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Two more deaths linked to H1N1 virus reported

  • Story Highlights
  • Arizona reports its fourth death linked to H1N1 virus, also known as swine flu
  • Officials in Cook County, Illinois, report their second flu death
  • Latest two deaths not in CDC's official tally of 11 swine-flu deaths in U.S.
  • World Health Organization has counted 14,557 cases of H1N1 -- 96 of them fatal
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(CNN) -- Arizona reported its fourth death from the H1N1 virus, commonly known as swine flu, health officials said Wednesday.

The H1N1 strain is relatively mild, but it's being closely watched for mutations that might become severe.

The H1N1 strain is relatively mild, but it's being closely watched for mutations that might become severe.

The victim was the second child in the Pima County area to die of flu complications, health officials said. The age of child who died Wednesday was not released, but the patient's health was "medically compromised."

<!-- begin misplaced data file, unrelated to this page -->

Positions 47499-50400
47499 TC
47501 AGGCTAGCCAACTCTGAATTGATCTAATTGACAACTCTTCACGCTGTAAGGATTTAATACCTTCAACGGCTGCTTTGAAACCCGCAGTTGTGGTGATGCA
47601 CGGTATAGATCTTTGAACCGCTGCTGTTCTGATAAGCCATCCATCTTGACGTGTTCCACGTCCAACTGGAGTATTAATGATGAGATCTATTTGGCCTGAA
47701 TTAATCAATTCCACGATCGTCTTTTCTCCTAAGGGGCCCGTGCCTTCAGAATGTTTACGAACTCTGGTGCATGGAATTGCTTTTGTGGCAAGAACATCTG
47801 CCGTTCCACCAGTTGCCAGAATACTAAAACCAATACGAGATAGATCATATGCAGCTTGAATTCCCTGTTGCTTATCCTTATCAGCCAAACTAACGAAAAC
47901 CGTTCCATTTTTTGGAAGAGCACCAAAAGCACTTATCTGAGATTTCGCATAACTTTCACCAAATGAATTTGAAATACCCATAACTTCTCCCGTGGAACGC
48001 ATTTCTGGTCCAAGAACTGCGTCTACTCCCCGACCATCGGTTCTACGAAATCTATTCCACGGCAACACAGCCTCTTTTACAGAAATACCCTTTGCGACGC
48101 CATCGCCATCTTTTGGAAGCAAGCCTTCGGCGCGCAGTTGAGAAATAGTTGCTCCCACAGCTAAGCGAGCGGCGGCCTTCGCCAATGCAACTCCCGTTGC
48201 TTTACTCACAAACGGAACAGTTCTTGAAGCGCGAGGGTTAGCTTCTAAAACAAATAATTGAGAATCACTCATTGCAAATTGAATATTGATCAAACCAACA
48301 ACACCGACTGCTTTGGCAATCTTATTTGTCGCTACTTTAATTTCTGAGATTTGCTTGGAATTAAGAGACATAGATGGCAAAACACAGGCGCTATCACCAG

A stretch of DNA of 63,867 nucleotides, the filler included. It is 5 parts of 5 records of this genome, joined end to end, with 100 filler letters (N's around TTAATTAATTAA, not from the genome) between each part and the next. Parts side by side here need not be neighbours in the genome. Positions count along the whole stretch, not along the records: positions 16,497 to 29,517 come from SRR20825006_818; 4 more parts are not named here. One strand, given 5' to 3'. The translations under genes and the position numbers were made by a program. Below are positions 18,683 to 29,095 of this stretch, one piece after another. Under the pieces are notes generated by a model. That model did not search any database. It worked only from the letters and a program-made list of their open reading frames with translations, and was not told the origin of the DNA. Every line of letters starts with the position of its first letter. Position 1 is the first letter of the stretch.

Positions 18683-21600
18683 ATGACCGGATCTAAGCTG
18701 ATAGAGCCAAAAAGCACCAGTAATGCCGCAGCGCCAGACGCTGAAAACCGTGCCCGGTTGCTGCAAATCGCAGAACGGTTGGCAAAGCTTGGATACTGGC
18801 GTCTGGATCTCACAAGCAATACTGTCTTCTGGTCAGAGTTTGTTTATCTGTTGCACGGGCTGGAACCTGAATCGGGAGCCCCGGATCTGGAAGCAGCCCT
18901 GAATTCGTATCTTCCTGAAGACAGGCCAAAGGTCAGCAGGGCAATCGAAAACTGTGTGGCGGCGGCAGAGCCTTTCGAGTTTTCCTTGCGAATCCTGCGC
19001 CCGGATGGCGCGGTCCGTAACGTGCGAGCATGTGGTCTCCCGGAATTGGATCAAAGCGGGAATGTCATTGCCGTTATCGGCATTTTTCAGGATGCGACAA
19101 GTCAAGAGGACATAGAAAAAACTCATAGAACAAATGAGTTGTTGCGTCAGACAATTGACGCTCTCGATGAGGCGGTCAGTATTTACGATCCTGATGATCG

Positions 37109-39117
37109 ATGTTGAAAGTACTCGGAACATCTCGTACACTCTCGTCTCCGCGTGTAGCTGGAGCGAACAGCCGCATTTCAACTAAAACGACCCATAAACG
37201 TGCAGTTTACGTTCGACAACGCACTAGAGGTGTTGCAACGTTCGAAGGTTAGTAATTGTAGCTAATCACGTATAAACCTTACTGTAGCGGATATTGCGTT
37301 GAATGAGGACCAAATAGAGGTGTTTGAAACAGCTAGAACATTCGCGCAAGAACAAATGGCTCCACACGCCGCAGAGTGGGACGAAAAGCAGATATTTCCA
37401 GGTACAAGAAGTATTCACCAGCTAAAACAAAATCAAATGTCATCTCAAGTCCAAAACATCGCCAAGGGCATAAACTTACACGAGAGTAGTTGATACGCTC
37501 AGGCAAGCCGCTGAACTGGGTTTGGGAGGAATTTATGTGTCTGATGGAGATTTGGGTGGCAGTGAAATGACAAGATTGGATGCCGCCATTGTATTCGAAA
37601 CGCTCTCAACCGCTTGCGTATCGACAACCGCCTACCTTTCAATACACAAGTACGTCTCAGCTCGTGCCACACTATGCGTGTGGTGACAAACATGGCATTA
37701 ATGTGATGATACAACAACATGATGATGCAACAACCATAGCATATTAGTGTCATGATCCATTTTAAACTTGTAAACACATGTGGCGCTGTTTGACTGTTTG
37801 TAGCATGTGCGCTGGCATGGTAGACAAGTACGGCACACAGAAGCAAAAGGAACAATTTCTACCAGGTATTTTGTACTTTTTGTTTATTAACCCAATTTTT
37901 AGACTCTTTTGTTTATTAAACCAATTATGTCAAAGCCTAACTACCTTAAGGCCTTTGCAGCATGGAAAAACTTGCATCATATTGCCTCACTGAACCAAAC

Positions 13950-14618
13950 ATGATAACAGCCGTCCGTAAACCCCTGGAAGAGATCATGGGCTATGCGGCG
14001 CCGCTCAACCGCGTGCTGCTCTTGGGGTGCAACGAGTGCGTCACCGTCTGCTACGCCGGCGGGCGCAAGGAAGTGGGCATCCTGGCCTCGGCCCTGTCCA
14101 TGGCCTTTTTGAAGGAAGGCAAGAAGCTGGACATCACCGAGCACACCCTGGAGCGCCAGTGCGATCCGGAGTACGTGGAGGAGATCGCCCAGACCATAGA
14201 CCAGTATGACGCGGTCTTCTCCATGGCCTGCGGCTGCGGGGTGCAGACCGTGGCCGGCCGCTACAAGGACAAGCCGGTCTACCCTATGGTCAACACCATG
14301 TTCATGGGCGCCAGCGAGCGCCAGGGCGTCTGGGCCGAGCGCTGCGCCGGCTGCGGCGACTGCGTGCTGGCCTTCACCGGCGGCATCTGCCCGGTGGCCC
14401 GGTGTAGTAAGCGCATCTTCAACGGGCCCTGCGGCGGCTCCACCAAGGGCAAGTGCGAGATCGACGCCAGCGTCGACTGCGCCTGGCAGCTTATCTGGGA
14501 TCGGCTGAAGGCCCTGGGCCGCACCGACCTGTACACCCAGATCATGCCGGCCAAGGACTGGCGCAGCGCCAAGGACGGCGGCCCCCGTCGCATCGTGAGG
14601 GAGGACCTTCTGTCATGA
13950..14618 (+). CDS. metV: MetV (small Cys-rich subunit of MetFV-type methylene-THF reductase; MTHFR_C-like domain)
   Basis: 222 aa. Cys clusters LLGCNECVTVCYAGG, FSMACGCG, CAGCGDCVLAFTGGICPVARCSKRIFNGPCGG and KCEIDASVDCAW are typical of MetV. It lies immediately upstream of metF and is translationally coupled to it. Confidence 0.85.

Earlier, officials in Cook County, Illinois, recorded their second death from H1N1. The latest victim, from suburban Chicago, died within the past couple of days and had "significant underlying medical conditions," said spokeswoman Kelly Jakubek.

The first fatality occurred in a Chicago resident over the weekend. That victim also had underlying medical conditions, Jakubek said.

Citing family privacy, she would not reveal the victims' ages or genders.

By late Wednesday, the most-recent deaths in Arizona and Illinois had not been included in the Centers for Disease Control and Prevention's official tally of 11 U.S. deaths from the disease. They are in Arizona (three), Missouri (one), New York (two), Texas (three), Utah (one) and Washington (one).

Nor did the CDC's count include two more deaths reported by the New York City Department of Health and Hygiene.

The World Health Organization has counted 14,557 cases of H1N1 -- 96 of them fatal -- in 48 countries.

Seasonal flu typically kills 36,000 Americans in any given year, though such cases usually have tapered off by this time of year, according to the CDC.

Though the H1N1 strain is considered relatively mild, public health officials have been scrutinizing its spread since it was first identified in April in Mexico because they are concerned it could mutate and become more severe.

All About Swine FluCenters for Disease Control and PreventionArizonaIllinois

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